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© 2014 Direct One Communications, Inc. All rights reserved. 1 The Current Clinical Arena of Progressive Multiple Sclerosis Carrie M. Hersh, DO Mellen Center.

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Presentation on theme: "© 2014 Direct One Communications, Inc. All rights reserved. 1 The Current Clinical Arena of Progressive Multiple Sclerosis Carrie M. Hersh, DO Mellen Center."— Presentation transcript:

1 © 2014 Direct One Communications, Inc. All rights reserved. 1 The Current Clinical Arena of Progressive Multiple Sclerosis Carrie M. Hersh, DO Mellen Center for Multiple Sclerosis Treatment and Research, Neurological Institute, Cleveland Clinic, Cleveland, Ohio A REPORT FROM THE 29TH CONGRESS OF THE EUROPEAN COMMITTEE FOR TREATMENT AND RESEARCH IN MULTIPLE SCLEROSIS (ECTRIMS 2013)

2 © 2014 Direct One Communications, Inc. All rights reserved. 2 Progressive MS: An Unmet Challenge The vast majority of patients with relapsing- remitting multiple sclerosis (RRMS) eventually develop secondary progressive multiple sclerosis (SPMS). We now have 10 approved drug therapies for RRMS, whereas treatment for progressive MS is still limited. International efforts to address this crucial unmet challenge: » Multiple Sclerosis Outcome Assessments Consortium » International Progressive Multiple Sclerosis Alliance » International Progressive Multiple Sclerosis Collaborative

3 © 2014 Direct One Communications, Inc. All rights reserved. 3 Clinical Trials in Progressive MS MS-SMART (phase 2) » Four treatment arms: riluzole, amiloride, ibudilast, placebo SPRINT-MS (phase 2) » Ibudilast vs placebo in patients with primary progressive multiple sclerosis (PPMS) and SPMS PROXIMUS (phase 2) » Oxcarbazepine vs placebo in patients with SPMS INFORMS (phase 3) » Fingolimod vs placebo in patients with SPMS ASCEND (phase 3) » Natalizumab vs placebo in patients with SPMS

4 © 2014 Direct One Communications, Inc. All rights reserved. 4 Spinal Cord and PPMS Spinal cord MR spectroscopy as a tool to measure metabolite concentrations in patients with early PPMS compared with matched healthy controls: » tNAA: axonal integrity and metabolic function » Myo-inositol: astrocytic activation and proliferation » Glx: neuronal integrity and neurotransmitter pool Lower tNAA and Glx seen in patients with PPMS: » Suggests a role for neuronal loss and metabolic dysfunction in the glutamatergic pathway in the spinal cord » Association between tNAA and Glx suggests that these pathologic abnormalities may contribute to disability Abdel-Aziz K et al, ECTRIMS 2013, Abstract 197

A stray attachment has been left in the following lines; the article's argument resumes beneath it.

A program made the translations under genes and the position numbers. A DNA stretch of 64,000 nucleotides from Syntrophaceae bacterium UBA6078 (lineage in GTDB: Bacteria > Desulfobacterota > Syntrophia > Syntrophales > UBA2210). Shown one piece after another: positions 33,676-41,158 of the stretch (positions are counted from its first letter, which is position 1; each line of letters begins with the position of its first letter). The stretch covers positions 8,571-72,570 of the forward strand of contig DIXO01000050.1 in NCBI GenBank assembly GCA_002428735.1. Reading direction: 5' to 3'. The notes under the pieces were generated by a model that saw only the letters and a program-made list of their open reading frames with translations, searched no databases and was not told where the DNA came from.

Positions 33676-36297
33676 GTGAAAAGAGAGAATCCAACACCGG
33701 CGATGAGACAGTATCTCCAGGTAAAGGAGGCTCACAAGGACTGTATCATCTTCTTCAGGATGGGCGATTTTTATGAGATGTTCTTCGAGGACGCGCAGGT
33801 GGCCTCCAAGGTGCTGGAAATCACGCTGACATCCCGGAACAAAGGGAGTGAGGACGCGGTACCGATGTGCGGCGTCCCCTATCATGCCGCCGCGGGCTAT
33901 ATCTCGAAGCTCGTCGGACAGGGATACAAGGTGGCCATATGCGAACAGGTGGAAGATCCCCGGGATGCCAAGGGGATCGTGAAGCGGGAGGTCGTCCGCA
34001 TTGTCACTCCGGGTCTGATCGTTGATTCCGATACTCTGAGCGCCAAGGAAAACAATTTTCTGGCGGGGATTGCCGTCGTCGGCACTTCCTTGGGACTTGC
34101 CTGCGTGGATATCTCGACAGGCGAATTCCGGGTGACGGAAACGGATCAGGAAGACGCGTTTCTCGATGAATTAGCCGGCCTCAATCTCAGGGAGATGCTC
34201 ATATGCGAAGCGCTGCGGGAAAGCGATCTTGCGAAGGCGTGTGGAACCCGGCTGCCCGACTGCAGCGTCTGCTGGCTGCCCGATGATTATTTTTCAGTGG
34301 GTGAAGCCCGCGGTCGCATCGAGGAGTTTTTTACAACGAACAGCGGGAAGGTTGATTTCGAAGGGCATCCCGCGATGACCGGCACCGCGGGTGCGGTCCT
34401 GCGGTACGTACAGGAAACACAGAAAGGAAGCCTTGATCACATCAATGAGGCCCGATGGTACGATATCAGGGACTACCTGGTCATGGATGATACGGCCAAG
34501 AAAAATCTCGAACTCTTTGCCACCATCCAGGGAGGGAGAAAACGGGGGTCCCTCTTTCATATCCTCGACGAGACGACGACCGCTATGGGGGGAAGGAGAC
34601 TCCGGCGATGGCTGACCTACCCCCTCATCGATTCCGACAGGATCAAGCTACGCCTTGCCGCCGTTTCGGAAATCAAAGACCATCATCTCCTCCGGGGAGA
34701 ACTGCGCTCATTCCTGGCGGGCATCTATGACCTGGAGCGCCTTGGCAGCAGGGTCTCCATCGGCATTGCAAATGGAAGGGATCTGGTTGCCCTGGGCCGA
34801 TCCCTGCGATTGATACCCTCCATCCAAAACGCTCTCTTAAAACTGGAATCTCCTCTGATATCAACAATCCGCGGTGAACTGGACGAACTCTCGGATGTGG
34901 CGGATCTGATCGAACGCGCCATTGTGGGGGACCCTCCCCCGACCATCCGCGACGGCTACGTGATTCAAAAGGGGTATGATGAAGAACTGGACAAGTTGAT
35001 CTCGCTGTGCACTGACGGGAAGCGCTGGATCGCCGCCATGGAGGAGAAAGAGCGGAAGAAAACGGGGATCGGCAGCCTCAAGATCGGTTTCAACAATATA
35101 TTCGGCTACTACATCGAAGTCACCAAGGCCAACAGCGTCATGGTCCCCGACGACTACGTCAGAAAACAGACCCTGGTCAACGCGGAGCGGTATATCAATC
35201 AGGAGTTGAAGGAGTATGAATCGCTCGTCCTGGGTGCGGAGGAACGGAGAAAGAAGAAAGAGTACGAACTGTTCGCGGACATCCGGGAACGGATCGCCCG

5 © 2014 Direct One Communications, Inc. All rights reserved. 5 Radiologically Isolated Syndrome (RIS) and Progressive MS Cranial and spinal cord MRI findings at the time of PPMS diagnosis can be remarkably similar to SPMS. Asymptomatic pre-progression disease course in PPMS is difficult to study systematically. Longitudinal follow-up of RIS cohort: » PPMS incidence (9%) and sex ratio (43% female) in this RIS cohort mirrored population-based studies » Cerebrospinal fluid was positive in 83% of RIS patients that developed PPMS » Higher cervical and thoracic cord lesion load in PPMS than in other symptomatic patients Kantarci OH et al, ECTRIMS 2013, Abstract 198

6 © 2014 Direct One Communications, Inc. All rights reserved. 6 Relapses and Post-Progression Disability Determinants of progression are incompletely understood » Not all MS patients develop disease progression » Distribution of age at onset of progression varies » Wide range of disability accumulation among patients Presence of pre-progression relapses predicts a shorter time from onset of progression to an EDSS score of 6.0 Post-progression disability accumulation: » Slowest in patients with PPMS (50% of patients in 10 years) » Somewhat faster in patients with SAPMS (50% in 7 years) » Fastest in patients with SPMS (50% in 4 years) Paz Soldan MM et al, ECTRIMS 2013, Abstract 199